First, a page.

Published by Kevin Oleszewski
As the end of the year approaches, we start to think more and more about our tax picture. What boxes can we check to reduce our taxable income?
Tax-loss harvesting is one such approach. A tax-efficient way to rebalance your portfolio, tax-loss harvesting can help you offset earnings and get back to your target allocation. Tax-loss harvesting is traditionally thought of as an end-of-year event, because it can help you minimize your tax bill.
Consider tax-loss harvesting now, before you ring in the new year. And as you head into 2022, revisit this tax-efficient tactic at least quarterly to make the most of this strategy.
Here’s what you need to know about tax-loss harvesting, including the wash sale rule.
What Is Tax-Loss Harvesting?
Tax-loss harvesting is a strategy that lowers your taxable earnings after you sell taxable investments and use those losses to offset the gains you have to claim as income. It can also allow you to push your capital gains further out, allowing you to save on your taxes in future years when your tax bill might be higher.
For example, if you sold some of your investments this year at a loss, but your portfolio is doing well, you can lower your taxable income by claiming that loss. Also, if your losses exceed your gains, you can claim up to $3,000 on your taxes to offset ordinary income.
Let’s look at a specific, strategic and tax-efficient example. Say you have stock in Verizon that you want to sell and purchase stock in another cell phone company, AT&T. If you had a big loss in Verizon, you want to capture that loss while maintaining exposure to a cell phone company.
Or, you might want to sell Verizon stock while it’s down to lower your tax footprint and soon after repurchase, because you believe it will rebound.
A savvy investor might turn to either of those strategic scenarios. But before you move on this strategy, remember the wash sale rule.
The Wash Sale Rule
Let’s talk about the wash sale rule for a minute. This Internal Revenue Service (IRS) rule prevents you from taking a tax deduction for a security sold in a wash sale.
A wash sale occurs when you sell or trade securities at a loss and you also do three things within 30 days before or after the sale:
- Buy a substantially identical security
- Acquire substantially identical securities in a fully taxable trade
- Acquire a contract or option to buy substantially identical securities
Essentially, you want your allocation to stay the same. You don’t want the savings on the tax to change your asset allocation. You have to be especially mindful of swapping a holding for a similar holding so you don’t trigger the wash sale rule.
So, going back to the Verizon and AT&T example, say you want to buy back the Verizon stock instead of purchasing AT&T – you have to wait at least 31 days to buy it back or you can’t claim the loss.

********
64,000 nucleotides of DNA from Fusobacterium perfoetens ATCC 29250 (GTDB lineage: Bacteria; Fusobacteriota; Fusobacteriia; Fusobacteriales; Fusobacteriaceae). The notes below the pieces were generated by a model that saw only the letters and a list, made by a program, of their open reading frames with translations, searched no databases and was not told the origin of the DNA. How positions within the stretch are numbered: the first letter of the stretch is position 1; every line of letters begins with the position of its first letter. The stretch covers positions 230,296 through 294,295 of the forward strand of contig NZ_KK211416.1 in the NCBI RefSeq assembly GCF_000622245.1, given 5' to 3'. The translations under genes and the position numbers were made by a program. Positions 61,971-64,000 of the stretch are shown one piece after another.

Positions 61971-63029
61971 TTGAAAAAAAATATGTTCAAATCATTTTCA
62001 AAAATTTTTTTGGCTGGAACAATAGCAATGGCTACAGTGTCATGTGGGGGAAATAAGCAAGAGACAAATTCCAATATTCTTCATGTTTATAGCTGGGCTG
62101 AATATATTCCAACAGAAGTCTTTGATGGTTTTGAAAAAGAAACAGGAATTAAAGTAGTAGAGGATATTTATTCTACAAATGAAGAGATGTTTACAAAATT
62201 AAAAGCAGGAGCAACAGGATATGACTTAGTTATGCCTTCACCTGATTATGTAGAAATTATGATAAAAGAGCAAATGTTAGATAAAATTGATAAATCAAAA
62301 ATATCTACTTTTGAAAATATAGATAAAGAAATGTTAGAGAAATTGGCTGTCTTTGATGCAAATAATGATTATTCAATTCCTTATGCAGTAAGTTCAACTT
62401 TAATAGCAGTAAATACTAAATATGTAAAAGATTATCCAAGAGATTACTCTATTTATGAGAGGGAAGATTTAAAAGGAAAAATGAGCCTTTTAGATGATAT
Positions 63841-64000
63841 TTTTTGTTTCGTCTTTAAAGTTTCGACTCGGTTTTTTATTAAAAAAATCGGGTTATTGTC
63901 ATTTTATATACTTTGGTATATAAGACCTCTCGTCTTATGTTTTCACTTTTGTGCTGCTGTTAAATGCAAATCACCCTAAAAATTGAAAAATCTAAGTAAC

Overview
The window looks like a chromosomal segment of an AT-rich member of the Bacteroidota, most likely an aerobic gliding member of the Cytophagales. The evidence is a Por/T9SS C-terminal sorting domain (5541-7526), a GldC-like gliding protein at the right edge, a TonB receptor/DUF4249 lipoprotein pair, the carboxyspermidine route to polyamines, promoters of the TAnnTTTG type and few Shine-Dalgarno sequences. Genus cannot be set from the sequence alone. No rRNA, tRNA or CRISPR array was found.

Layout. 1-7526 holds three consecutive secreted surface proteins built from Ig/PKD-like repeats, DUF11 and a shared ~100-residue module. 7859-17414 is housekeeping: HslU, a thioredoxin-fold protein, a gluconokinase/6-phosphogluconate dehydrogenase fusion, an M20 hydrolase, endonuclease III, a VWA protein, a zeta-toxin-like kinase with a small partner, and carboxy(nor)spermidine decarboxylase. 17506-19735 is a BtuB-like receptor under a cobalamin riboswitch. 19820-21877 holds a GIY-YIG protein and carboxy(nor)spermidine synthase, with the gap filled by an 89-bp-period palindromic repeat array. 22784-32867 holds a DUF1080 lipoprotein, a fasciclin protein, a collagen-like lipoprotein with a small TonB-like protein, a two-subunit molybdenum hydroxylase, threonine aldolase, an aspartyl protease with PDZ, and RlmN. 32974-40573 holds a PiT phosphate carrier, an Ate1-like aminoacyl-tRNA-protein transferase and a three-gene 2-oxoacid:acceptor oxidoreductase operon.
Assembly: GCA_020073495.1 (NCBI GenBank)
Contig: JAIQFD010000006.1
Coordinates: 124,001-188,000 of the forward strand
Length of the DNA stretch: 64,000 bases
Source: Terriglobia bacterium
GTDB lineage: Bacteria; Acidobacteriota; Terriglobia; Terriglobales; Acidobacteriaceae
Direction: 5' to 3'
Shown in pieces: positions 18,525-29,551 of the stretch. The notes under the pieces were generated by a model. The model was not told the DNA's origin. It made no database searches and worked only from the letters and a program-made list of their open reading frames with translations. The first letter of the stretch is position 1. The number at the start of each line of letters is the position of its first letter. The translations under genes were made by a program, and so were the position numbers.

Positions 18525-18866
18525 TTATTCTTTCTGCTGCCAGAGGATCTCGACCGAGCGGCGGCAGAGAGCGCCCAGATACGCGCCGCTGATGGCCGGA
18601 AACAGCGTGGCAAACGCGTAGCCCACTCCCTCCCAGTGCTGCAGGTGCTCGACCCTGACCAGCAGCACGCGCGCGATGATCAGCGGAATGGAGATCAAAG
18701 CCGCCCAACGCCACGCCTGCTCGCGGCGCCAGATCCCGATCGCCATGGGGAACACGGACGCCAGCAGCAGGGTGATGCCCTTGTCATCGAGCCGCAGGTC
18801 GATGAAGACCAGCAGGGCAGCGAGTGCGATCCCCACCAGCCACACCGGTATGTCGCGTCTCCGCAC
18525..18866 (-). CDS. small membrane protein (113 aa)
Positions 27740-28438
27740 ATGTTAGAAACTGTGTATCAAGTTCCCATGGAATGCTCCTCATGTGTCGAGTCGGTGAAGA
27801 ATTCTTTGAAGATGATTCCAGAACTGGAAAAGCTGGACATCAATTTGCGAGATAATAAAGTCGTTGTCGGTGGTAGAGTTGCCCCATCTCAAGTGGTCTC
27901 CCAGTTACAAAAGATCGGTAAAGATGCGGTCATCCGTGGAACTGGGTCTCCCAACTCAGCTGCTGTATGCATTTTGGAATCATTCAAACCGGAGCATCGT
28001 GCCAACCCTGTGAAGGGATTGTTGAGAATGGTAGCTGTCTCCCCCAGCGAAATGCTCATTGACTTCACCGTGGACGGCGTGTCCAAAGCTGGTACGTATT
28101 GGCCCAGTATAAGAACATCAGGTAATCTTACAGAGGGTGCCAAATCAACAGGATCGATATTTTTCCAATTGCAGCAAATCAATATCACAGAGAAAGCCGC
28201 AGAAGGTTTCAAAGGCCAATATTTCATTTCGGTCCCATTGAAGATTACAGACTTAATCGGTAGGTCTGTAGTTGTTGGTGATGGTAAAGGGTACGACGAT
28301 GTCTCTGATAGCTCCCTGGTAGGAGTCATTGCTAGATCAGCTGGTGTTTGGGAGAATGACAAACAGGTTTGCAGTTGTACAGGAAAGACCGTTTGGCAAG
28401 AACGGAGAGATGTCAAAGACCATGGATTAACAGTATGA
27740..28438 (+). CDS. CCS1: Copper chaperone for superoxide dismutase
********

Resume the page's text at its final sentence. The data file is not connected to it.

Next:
Who Should Engage in Tax-Loss Harvesting?
Generally, tax-loss harvesting is ideal for people in higher tax brackets since the idea is to help lower tax bills.
A group of researchers from MIT and Chapman University found that tax-loss harvesting yielded a tax alpha, or outperformance by using available tax-saving strategies, of 1.10% per year from 1926 to 2018.
However, it could also be useful for people in a lower tax bracket, since you could carry those losses forward to times when you might have a higher tax bill, like if you get a higher-paying job or the government raises tax rates.
Tax-loss harvesting will play a huge role in planning if we move into a higher-tax environment. Higher tax rates call for investors to pay closer attention to tax efficiency of their taxable accounts.
There are certain situations in which you should consider tax-loss harvesting:
- Your investments are subject to capital gains tax.
- You are able to use tax-deferred retirement plans to postpone paying taxes until you retire.
- You anticipate you’ll change tax brackets.
- You invest in individual stocks.
Questions to Ask Your Advisor About Tax-Loss Harvesting
If you don’t yet have an advisor, and you’re in the process of interviewing one, you should ask them to tell you about their process of rebalancing portfolios. They should explain to you how they do so and in what type of account they do so.
Here are a few more questions you can ask:
- Do you do tax-loss harvesting?
- How does tax-loss harvesting fit into your overall investment philosophy?
Connect With a Financial Advisor
While we tend to focus on tax-loss harvesting now at the end of the year, it could be a beneficial strategy all year, especially as we gear up to potentially enter a higher-tax era. But it’s imperative that you discuss this with your financial professional to determine the frequency and timing of tax-loss harvesting for your particular situation.
Reach out to our team today to discuss your financial plan and how tax-loss harvesting can fit into your strategy.
Kevin Oleszewski is not affiliated with Cetera Advisor Networks LLC. Any information provided by Kevin is in no way related to Cetera Advisor Networks LLC or its registered representatives.